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Help with scanf

Hi,

I'm using scanf to parse simple char strings. For example given the string char s[z] = "AB 4.1 6.2", I will use something as this:


char s[MAX];
float fVal1 = 1.0f, fVal2 = 2.0f;

sscanf (sz, "%s %f %f",s, &fVal1, &fVal2);

So now variables s, fVal1 and fVal2 hold the values I need.

But how can I parse a string when the number of arguments is variable? For instance, given the following string:

sz = "ab 2.3 4.5 2 6.7 8.9";

where the number 2 gives the number of parameters that follow it, in this case parameters 6.7 and 8.9

Any help?

Thank you :-)


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elito
Asked:
elito
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1 Solution
 
sunnycoderCommented:
Hi elito,

> sz = "ab 2.3 4.5 2 6.7 8.9";

sscanf (sz, "%s %f %f %d",s, &fVal1, &fVal2, &num);

now number of expected arguments is held in num .... you can repeat sscanf to get two more ints

a more elegant and preferred way is to parse the entire string yourself using strchr() (you can also use strtok)

temp1 = string;
while ( ( temp = strchr(string, ' ')) != NULL )
{
        /* print string between temp1 and temp */
        temp1 = temp + 1;
}

the above snippet assumes that all args are separated by a single space ... if there can be multiple spaces, you can always replace temp1=temp+1 by
temp1 = temp;
while ( isspace (*temp1) )
    temp1++;
temp=temp1;

If you are dealing with variable number of arguments in a function (like printf), look into va_arg

Cheers!
Sunny:o)
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Kent OlsenData Warehouse Architect / DBACommented:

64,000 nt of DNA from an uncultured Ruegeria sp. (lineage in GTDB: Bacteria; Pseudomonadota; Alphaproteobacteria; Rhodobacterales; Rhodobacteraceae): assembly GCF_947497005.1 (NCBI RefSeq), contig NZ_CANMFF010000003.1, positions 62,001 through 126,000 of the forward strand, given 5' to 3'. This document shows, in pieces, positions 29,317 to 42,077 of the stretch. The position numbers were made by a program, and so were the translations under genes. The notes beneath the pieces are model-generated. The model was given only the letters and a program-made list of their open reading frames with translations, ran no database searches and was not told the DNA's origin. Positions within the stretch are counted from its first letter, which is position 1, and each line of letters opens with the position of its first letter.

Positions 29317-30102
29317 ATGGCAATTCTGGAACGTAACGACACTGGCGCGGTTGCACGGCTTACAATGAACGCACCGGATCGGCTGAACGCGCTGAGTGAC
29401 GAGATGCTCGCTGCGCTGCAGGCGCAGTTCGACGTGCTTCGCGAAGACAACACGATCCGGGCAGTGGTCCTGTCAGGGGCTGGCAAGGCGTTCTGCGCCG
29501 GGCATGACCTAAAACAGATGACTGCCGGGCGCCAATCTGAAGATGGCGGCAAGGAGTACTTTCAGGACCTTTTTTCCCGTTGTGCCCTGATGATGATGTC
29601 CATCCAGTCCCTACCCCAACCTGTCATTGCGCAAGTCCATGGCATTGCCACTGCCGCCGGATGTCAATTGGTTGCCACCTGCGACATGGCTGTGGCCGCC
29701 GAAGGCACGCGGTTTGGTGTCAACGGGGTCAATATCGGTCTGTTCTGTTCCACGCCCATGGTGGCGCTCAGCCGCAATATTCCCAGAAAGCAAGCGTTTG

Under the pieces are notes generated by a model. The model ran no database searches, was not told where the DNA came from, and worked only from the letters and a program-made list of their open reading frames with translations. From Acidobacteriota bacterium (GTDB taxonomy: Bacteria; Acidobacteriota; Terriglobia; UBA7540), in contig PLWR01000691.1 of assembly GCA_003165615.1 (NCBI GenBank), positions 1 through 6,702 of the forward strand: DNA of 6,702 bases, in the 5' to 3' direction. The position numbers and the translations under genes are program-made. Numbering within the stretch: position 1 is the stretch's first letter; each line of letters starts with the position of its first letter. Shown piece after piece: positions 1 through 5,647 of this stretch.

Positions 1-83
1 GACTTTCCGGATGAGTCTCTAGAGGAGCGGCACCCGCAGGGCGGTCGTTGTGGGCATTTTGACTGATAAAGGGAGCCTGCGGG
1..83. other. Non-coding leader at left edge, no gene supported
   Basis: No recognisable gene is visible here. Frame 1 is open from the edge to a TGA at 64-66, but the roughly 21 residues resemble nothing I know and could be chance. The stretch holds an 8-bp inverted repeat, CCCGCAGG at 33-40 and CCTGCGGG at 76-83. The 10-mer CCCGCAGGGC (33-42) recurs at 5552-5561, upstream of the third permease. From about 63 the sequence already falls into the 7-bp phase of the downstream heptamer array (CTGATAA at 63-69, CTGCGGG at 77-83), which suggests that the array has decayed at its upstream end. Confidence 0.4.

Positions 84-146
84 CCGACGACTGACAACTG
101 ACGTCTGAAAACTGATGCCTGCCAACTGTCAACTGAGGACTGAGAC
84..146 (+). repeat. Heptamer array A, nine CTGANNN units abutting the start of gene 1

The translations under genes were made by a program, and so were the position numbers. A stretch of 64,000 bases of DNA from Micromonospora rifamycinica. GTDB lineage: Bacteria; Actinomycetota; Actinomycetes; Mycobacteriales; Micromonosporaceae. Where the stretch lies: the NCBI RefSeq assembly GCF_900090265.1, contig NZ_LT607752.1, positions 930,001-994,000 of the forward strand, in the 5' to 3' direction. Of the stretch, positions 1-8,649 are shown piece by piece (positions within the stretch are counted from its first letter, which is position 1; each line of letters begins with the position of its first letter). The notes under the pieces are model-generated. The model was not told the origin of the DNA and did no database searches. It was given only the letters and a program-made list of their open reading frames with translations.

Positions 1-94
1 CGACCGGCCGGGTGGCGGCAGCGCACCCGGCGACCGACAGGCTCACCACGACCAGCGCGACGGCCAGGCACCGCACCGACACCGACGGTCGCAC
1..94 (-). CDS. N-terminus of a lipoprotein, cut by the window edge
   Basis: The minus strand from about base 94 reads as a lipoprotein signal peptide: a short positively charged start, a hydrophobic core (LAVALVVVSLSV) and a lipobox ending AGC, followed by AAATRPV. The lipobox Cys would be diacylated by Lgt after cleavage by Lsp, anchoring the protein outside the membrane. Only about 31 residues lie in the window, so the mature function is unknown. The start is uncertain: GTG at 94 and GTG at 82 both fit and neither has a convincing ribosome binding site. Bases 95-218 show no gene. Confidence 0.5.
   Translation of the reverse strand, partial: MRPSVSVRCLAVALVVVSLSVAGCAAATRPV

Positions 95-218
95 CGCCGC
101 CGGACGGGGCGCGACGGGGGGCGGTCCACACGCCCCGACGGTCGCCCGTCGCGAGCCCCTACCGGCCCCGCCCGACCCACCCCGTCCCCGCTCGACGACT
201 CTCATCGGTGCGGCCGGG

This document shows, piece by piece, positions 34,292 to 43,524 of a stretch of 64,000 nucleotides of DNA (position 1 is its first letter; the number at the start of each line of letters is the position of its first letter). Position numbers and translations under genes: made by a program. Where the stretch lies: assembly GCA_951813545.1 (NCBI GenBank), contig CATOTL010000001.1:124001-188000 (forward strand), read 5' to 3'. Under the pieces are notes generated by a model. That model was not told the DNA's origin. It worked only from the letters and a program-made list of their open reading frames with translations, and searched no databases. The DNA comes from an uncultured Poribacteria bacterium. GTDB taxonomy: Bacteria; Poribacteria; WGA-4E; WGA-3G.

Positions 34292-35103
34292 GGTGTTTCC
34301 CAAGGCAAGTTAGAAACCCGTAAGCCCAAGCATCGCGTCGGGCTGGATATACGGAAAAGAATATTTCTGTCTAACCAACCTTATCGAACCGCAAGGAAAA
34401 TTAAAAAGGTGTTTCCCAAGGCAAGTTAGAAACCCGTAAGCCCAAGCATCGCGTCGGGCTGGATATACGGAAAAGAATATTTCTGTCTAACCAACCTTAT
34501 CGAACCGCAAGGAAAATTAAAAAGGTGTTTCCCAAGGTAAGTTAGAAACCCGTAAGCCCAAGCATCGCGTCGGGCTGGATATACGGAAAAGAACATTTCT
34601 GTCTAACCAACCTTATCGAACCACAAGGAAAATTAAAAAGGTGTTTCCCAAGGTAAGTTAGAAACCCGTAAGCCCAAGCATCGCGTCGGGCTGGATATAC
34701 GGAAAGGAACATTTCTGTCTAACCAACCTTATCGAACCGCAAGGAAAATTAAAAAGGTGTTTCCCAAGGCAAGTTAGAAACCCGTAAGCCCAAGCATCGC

Hi elito,

This can be broken into two problems, or handled as a single problem.  The single problem solution is much cleaner.  Just expand your sscanf() statement so that it can handle the largest parameter list that you'll accept.  Actually, have it accept one MORE that you'll handle.  That way if N is greater than your limit, you know that too many parameters are on the line.

sscanf (string, " %s %f %f %N %f %f %f %f %f %f %f %f %f %f", s, &Val1, %Val2, N, &F1, &F2, &F3, &F4, &F5, &F6, &F7, &F8, &F9, &F10);

'N' will be set to the number of parameters that follow it, F1..Fn will be set the the value of its corresponding parameter, and the rest of the Fx variables will remain unchanged.

Note that the scan string starts with a space.  This tells sscanf() that the line MIGHT start with whitespace and to ignore the spaces if they are present.


Good Luck,
Kent
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jayesh_j_patelCommented:
Try this:

char *temp;
char *seperator = " "; // this is a space, also you can add comma, semicolon etc as a seperator
temp = strtok(sz, seperator);
while(temp)
{
    valFlt = atof(temp); // for float data, for int type use valInt = atoi(temp);
    temp = strtok(NULL, seperator); // make sure to use NULL as a first parameter to strtok function
}

Still I have a question how do you know what is the data type for each item in the string. You must have some kind of indication or something to know the data type otherwise how you will parse string into the proper data type?
Hope will help
Jayesh
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elitoAuthor Commented:
Hi,

Thanks all for your comments. I think the easiest wat for me would be to use the sscanf function using a variable number of arguments va_arg. Does anyone know how to use sscanf and va_arg?

Thanks :-)

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Kent OlsenData Warehouse Architect / DBACommented:
Hi elito,

va_arg won't help you here.  It's a c macro that extracts formal parameters from within a function.

SomeFunction (char *s, float f1, float f2, int N, ....);

This would be the header format if you were building a function in C to handle the parameters.  But you're trying to extract DATA.  Not code a function.

The sscanf() function that I offered solves the entire problem with one line of C code.  Can't get much cleaner code than that.


Kent
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elitoAuthor Commented:
Thanks Kent,